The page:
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Editor Interview: The Aryamati Poetry Prize

Q: Describe what you publish in 25 characters or less.

A: Political poetry/ stories

Q: What other current publications (or publishers) do you admire most?

A: streetcake magazine (Ed Nikki Dudley) is very dedicated to promoting and uplifting her experimental writers, increasing their confidence.
Butcher's Dog (Ed Jo Clement) has both high production quality and attention to detail.

Q: If you publish writing, who are your favorite writers? If you publish art, who are your favorite artists?

A: My favourite writers (outside of Fly on the Wall authors!) are Miranda July and Chimamanda Ngozi Adichie - both very different in style!
Artists I like Tracey Emin, Francis Bacon and David Hockney.

Q: What sets your publication apart from others that publish similar material?

A: I don't know another publishing press which applies an ethical standard to every part of the process. From our selection processes, to our pay, to our paper quality and shipping practices, we hold ourselves to a standard of ethics, sustainability and accessibility. We believe that words have the power to effect change which is why we want to publish works which are socially-conscious or politically-engaged.

Q: What is the best advice you can give people who are considering submitting work to your publication?

A: If submitting to the Aryamati Prize, try and make it as personal as possible. Specific focus in poetry is a wonderful thing, especially when writing on a theme of peace and social change, because that means something different to each person. I highly recommend you read our books as it is very unlikely you'll have an understanding of the style and content we are seeking if you do not do this.

Q: Describe the ideal submission.

A: The idea submission for the Aryamati Prize has...
- Metaphors with dual meaning
- A sense of atmosphere, likely via engagement of the 5 senses
- An awareness of line breaks for form and effect
- A distinct voice and interesting language choices

Q: What do submitters most often get wrong about your submissions process?

A: The Aryamati Prize is judged by two women, which can be seen via our Masthead, however we always get 'Dear Sir...' emails!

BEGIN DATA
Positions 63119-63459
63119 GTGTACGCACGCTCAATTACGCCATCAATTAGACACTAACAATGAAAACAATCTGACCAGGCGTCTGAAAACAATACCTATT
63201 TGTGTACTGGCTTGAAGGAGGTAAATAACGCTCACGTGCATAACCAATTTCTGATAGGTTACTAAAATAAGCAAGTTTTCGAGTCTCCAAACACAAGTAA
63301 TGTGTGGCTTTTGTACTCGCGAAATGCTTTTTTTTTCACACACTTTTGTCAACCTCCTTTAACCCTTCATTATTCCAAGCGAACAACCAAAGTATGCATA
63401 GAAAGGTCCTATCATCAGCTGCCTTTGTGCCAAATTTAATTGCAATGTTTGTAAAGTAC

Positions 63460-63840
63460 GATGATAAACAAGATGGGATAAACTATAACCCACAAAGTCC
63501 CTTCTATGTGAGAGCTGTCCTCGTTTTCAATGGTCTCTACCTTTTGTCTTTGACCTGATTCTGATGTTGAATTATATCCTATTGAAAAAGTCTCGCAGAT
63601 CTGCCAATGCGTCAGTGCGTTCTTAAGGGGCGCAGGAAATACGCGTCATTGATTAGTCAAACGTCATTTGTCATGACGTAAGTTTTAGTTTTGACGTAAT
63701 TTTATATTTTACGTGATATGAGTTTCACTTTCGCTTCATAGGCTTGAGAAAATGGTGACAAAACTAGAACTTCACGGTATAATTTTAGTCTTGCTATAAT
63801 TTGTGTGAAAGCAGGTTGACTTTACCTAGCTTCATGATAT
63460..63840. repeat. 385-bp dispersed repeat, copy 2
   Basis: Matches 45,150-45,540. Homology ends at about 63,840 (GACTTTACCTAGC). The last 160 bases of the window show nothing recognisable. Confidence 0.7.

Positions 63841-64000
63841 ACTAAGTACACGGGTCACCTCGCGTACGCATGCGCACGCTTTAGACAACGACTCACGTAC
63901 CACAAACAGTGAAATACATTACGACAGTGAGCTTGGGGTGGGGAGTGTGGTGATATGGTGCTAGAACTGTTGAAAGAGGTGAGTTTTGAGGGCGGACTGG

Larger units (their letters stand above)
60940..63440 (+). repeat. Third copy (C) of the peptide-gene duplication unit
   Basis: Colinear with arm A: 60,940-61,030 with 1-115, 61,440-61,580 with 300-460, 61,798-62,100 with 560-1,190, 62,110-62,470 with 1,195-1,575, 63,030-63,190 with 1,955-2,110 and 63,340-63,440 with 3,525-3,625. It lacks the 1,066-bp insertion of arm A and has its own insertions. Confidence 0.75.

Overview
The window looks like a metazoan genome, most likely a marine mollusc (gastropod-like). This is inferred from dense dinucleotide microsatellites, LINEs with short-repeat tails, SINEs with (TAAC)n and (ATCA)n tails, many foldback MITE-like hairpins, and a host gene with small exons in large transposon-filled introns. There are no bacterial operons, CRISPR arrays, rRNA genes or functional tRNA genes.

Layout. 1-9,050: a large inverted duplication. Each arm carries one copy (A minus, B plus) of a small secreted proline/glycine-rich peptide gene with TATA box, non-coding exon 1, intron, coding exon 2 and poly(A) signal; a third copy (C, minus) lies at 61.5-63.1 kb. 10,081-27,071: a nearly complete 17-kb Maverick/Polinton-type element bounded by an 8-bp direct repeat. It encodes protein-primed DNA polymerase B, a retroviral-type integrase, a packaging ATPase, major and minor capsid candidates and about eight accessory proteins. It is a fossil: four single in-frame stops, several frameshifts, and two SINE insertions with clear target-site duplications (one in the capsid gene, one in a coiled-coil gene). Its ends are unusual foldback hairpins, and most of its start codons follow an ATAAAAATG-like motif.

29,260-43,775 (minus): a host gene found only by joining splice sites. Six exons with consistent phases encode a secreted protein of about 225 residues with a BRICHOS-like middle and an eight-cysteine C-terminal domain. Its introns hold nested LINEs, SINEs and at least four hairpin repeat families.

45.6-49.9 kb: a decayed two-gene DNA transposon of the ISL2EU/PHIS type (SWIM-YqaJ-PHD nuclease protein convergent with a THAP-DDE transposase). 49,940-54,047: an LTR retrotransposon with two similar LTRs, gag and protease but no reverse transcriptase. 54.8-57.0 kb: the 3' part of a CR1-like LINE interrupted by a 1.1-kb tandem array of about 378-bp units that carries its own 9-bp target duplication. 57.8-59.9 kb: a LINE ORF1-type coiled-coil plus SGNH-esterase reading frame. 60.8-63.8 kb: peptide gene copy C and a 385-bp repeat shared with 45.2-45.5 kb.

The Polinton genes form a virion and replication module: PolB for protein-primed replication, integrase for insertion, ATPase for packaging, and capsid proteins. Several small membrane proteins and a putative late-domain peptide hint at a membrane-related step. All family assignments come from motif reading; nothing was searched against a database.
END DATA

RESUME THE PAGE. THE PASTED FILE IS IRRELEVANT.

People often submit too early, even though opening dates to the competition are displayed in bold at the top of the web page!
The only other usual thing is for a writer to contact me after a month to ask about their outcome, when the competition has not yet closed. I respond personally to all, but only after deciding the competition as a whole, which requires reading of all entries alongside each other.

Q: How much do you want to know about the person submitting to you?

A: Cover letters do matter to me - but not essays. Essays of personal achievement or poem explanations actually put me off!
I would love to have a reason why you want to be published by FOTW Press and where you have been previously published (your top 3).
You can chat about a FOTW book you've read and enjoyed as extra if relevant.
That's it: let the writing do the talking!

Q: If you publish writing, how much of a piece do you read before making the decision to reject it?

A: If a novel, I request more based on a 10 page sample.
If a short story collection, the first 3 stories usually - but I will read all, as I sometimes give individual story contracts.
If a poetry collection, the first 5 poems usually and then I'll read ahead to see about the theme progressions and the closing poems to see if there is promise.

Q: What additional evaluations, if any, does a piece go through before it is accepted?

A: For book publication, we usually have 3 digital proofing sessions between myself and author, then a physical proof before the run.

Q: What is a day in the life of an editor like for you?

A: I like to allocate an uninterrupted afternoon to reading submissions - not always easy with emails and existing projects for the Press!
I'll colour code manuscripts and record why I liked it.
In the end, I'll have a google drive with my maybes and I'll share the files with my team members so that we can discuss.

Q: How important do you feel it is for publishers to embrace modern technologies?

A: I feel very important to do both to some degree, for accessibility to all!
We wouldn't have the vast international readership we do, without social media.
We also use POD for international accessibility and to ensure we don't over-print and save paper.

Q: How much do you edit an accepted piece prior to publication?

A: We provide substantive editing, line editing, copy editing, and basic proofreading. The author does get to approve the final edits and reject any changes they disagree with, aside from grammar and spelling changes.

Q: Do you nominate work you've published for any national or international awards?

A: We do - we ask the author if there are regional awards we may not know about, and we also enter our authors into 1-3 prizes per author (as this often depends on Press budgets).